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In the Matter of: R.W.
Court: DLAD Southfield
The police report in this case indicates that the reporting officer received a radio run to a particular Michigan Neighborhood (in the area or jurisdiction of the Novi District Court) because a resident had heard a crash. When the Oakland County Deputy Sheriff arrived he observed a fluid trail leading to R.W.'s address. He also observed R.W. walking in the street in the same general area.
R.W. was placed into the Deputy's car, and driven a short distance back to his home. There, the Deputy continued his investigation, and found that the jeep parked in his driveway had visible body damage, and that the airbag had deployed. There was a bottle of C&C whiskey in the car, as well as the owner's watch. The Deputy also found the keys to the car in R.W.'s pocket.
R.W. also was observed to have "strong odor of intoxicants, dilated pupils and slurred speech, as well as minor injuries on his wrist and forehead". A roadside breath test indicated a BrAC of .174. The evidentiary breath test was refused, and a search warrant for blood was obtained. The blood test result came back at .14. It was also determined that the driver had been involved in another accident the same evening where he'd driven off the road, and collided with a fence and two other cars, doing significant damage to everything he struck. After completing his investigation, the Deputy charged our client with a violation of Michigan's implied consent statute, as well as Operating While Intoxicated (OWI).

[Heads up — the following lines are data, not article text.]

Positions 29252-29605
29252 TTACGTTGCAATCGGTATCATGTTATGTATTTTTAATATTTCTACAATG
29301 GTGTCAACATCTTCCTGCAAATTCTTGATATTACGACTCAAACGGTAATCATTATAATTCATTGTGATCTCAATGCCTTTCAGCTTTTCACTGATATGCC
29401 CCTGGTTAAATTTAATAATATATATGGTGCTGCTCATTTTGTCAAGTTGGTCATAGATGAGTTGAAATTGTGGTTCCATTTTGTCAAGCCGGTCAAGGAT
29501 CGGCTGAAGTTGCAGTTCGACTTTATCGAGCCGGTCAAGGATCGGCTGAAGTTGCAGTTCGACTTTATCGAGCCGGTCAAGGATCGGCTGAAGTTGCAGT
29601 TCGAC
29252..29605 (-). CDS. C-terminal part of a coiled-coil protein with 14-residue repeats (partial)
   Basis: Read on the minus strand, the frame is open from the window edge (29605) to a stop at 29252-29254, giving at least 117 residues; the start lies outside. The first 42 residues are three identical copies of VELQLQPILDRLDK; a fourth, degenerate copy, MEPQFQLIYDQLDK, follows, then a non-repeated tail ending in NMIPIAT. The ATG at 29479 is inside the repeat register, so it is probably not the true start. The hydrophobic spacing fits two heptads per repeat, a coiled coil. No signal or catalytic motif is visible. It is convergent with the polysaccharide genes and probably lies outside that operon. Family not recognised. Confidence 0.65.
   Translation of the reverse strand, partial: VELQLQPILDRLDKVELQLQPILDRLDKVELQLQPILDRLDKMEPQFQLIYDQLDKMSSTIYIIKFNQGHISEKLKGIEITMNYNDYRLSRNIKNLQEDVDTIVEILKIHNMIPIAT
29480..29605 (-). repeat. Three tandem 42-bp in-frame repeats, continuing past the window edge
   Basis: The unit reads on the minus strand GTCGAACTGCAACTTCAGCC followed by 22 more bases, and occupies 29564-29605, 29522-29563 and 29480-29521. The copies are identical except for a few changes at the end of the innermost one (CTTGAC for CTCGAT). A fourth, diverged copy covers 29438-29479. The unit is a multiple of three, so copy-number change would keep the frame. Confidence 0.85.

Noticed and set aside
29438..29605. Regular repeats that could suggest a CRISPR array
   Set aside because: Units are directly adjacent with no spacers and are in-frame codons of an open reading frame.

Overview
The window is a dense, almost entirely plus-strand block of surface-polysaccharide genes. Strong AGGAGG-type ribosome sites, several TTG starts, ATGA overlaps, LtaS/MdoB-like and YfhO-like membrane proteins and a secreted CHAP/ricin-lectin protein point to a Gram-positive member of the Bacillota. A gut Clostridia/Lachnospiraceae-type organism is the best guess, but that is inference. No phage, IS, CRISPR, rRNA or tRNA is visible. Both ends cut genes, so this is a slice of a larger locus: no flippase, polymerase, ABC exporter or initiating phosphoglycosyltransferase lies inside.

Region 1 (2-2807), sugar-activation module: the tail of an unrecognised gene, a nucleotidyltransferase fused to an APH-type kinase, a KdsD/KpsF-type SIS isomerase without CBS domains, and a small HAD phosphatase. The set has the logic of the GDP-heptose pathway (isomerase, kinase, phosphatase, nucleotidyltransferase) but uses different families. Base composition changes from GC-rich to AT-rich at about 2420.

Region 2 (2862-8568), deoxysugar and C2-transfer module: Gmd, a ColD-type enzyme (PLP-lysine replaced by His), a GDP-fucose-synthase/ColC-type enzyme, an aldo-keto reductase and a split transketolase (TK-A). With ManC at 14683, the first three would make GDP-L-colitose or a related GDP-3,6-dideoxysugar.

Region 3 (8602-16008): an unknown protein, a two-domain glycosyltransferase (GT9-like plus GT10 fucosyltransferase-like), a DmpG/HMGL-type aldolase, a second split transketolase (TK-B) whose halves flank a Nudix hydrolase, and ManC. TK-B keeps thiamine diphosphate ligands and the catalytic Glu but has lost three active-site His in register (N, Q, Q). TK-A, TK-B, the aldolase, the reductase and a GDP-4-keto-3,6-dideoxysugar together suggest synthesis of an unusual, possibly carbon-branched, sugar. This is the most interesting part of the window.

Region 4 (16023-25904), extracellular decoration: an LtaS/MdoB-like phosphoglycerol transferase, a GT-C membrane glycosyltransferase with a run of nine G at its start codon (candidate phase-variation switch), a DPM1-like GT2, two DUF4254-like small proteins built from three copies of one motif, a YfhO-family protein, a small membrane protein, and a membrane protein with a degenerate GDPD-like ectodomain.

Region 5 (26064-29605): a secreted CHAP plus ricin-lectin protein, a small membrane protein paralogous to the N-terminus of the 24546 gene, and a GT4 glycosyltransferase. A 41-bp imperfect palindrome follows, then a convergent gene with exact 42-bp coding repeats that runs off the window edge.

After being retained, we immediately demanded a hearing (appeal) on the alleged violation of Michigan's implied consent law. At the hearing, the arresting officer testified consistent with the above stated facts, and added that he'd read our client his implied consent "chemical test" rights. We cross-examined the officer, but presented no witnesses of our own. At the conclusion of the hearing we argued that the Deputy had not meet his burden of proof relative to the chemical test rights because he did not testify specifically what rights were read, and did not otherwise identify the state form that he read from, making it improper for the hearing officer to take "judicial notice" of the rights. The hearing officer agreed with our arguments, and granted our appeal, thereby dismissing the case. CASE DISMISSED.
As a result of wining this case the client's license was not suspended for one year, and no other penalties were imposed for this violation.